Consider the dogs. Dogs don’t groom each other to the same extent that apes do, so there’s no reason to expect that they would try to examine a mark on their heads. What’s more, the mirror test is a visual test, designed by visual animals (us) for other visual animals. Dogs see just fine, but they mainly live in a world of smell. If you want to know if they have a concept of self, it makes little sense to confront them with a mirror. You need to work in their world. A world of chemicals drifting through the air. A world that’s hard for us to imagine.
“Smell is so distant to our experience,” says Alexandra Horowitz from Barnard College. “We’re just not engaged with olfaction, so it’s taken a long time to see—or even imagine—what the world might be like for non-visual creatures, and to design experiments with that in mind.”
Marc Bekoff from the University of Colorado, Boulder, did just that with his own dog Jethro. Over five winters, he would scoop up snow that Jethro and other dogs had peed upon, and move it to new locations. “For some reasons passers-by thought I was strange and generally left me alone,” Bekoff later wrote. He found that Jethro spent less time sniffing his own urine than that of other dogs. He wouldn’t have been able to recognize himself in a mirror, but he could recognize his own distinct odor.
Inspired by this “yellow snow experiment,” Horowitz (who once studied with Bekoff) designed a bigger and more thorough study. She recruited 36 New York dog owners and presented their pooches with two canisters. In one, she put a tiny drop of each dog’s own urine. In the other, she put the same urine along with a different scent—the equivalent of marking an animal’s head with red dye.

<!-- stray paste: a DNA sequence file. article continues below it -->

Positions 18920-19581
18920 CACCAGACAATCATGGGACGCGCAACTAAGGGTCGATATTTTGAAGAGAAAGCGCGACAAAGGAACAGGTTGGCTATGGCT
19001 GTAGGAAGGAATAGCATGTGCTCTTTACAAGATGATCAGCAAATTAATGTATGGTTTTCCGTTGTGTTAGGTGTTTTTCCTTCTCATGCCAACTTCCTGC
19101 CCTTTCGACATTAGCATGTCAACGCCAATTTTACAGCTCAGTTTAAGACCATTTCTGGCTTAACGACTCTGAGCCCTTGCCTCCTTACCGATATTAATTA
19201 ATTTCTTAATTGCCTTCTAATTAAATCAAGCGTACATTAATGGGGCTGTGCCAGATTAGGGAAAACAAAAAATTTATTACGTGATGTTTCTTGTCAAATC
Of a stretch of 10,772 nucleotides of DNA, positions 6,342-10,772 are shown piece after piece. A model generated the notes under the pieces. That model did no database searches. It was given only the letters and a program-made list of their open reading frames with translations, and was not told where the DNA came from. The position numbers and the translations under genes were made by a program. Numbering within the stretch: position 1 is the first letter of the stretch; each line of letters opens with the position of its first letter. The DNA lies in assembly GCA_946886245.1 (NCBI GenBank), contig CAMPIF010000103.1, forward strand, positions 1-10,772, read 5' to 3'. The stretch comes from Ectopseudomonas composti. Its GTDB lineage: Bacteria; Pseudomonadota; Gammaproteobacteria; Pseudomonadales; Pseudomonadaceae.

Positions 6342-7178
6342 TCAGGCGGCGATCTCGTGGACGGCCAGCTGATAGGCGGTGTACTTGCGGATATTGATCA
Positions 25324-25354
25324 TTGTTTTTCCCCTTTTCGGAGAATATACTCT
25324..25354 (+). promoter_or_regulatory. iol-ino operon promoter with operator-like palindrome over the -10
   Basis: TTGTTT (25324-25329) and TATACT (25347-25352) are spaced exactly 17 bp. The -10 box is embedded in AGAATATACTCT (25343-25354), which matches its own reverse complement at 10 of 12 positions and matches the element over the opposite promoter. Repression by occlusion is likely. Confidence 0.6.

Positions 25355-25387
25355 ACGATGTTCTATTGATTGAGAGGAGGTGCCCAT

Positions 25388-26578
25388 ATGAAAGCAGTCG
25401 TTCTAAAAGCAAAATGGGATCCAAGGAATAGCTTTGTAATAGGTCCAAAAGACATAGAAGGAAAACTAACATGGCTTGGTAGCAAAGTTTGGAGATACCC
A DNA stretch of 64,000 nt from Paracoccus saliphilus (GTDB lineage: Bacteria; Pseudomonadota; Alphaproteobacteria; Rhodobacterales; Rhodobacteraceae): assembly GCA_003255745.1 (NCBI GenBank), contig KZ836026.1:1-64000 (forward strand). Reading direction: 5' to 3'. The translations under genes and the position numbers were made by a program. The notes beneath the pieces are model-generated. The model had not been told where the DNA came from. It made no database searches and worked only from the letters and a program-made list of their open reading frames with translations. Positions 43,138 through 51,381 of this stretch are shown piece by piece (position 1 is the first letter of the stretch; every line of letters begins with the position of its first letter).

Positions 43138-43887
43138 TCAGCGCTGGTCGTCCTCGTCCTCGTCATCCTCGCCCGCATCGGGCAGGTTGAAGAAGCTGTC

The dogs spent more time sniffing the canister with the modified odor than the one with their unadulterated urine. The presence of the extra scent changed how they behaved toward their own smell, just as the presence of a red mark changes how a chimp behaves toward its image in a mirror.
Does this mean that they’re recognizing their own olfactory “reflection”? Not quite. Horowitz also gave the animals a choice between their adulterated urine, and the adulterating smell on its own. And this time, they sniffed both canisters just as often. This suggests that the dogs were drawn to the modified urine not because it contradicted some sense of self, but simply because it was unfamiliar. Dogs, after all, are drawn to new things.
After seeing these results, Horowitz wondered if she had made her life more difficult than necessary, by choosing a scent that was too powerful. She had adulterated the dogs’ urine with an extract of cancerous tissue, taken from a dog at a nearby veterinary school. Perhaps that was just too interesting a scent.
To control for this possibility, Horowitz repeated her experiment with 12 new dogs. This time, she altered their urine with a more neutral odor—anise essential oil. Once again, they spent more time sniffing their urine when it had been modified. But this time, they also sniffed that modified urine more than a sample of anise oil on its own. “I think it’s a nice analogy to the chimpanzee seeing a red mark on her forehead,” Horowitz says. “Seeing a red mark isn’t intrinsically interesting. It’s only interesting when it’s situated on oneself.”